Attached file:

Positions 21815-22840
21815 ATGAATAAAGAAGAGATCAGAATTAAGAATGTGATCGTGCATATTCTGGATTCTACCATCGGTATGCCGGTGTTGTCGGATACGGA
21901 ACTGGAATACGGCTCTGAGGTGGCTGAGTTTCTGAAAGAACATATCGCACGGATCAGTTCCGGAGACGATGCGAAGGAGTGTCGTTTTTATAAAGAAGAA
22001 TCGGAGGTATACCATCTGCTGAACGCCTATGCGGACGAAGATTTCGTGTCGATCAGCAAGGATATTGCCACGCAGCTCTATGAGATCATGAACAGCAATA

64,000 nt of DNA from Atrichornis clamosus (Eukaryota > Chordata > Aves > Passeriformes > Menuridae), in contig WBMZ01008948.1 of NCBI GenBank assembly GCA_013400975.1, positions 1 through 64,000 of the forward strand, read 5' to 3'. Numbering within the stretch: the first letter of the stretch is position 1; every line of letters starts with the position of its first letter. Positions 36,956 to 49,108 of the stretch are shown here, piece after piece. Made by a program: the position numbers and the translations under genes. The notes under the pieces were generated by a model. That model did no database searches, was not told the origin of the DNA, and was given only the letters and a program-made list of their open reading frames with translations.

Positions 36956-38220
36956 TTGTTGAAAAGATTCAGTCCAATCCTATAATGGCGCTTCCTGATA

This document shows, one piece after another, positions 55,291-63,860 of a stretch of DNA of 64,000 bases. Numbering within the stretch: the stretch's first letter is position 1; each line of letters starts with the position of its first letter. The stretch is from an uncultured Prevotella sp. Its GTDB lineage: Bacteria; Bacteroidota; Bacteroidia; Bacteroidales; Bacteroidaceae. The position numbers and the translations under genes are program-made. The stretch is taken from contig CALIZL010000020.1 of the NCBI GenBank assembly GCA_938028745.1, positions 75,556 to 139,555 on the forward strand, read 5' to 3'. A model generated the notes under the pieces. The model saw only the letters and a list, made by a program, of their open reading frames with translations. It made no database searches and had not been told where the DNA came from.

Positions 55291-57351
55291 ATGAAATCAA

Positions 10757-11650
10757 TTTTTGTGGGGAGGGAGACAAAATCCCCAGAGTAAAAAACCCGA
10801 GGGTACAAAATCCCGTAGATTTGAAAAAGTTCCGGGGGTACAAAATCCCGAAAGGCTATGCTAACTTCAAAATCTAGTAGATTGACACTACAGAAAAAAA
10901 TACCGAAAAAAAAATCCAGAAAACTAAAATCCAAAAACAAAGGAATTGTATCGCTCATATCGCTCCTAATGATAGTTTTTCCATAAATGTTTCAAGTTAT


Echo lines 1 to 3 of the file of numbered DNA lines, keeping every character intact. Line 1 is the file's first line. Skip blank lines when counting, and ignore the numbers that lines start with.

Positions 21815-22840
21815 ATGAATAAAGAAGAGATCAGAATTAAGAATGTGATCGTGCATATTCTGGATTCTACCATCGGTATGCCGGTGTTGTCGGATACGGA
21901 ACTGGAATACGGCTCTGAGGTGGCTGAGTTTCTGAAAGAACATATCGCACGGATCAGTTCCGGAGACGATGCGAAGGAGTGTCGTTTTTATAAAGAAGAA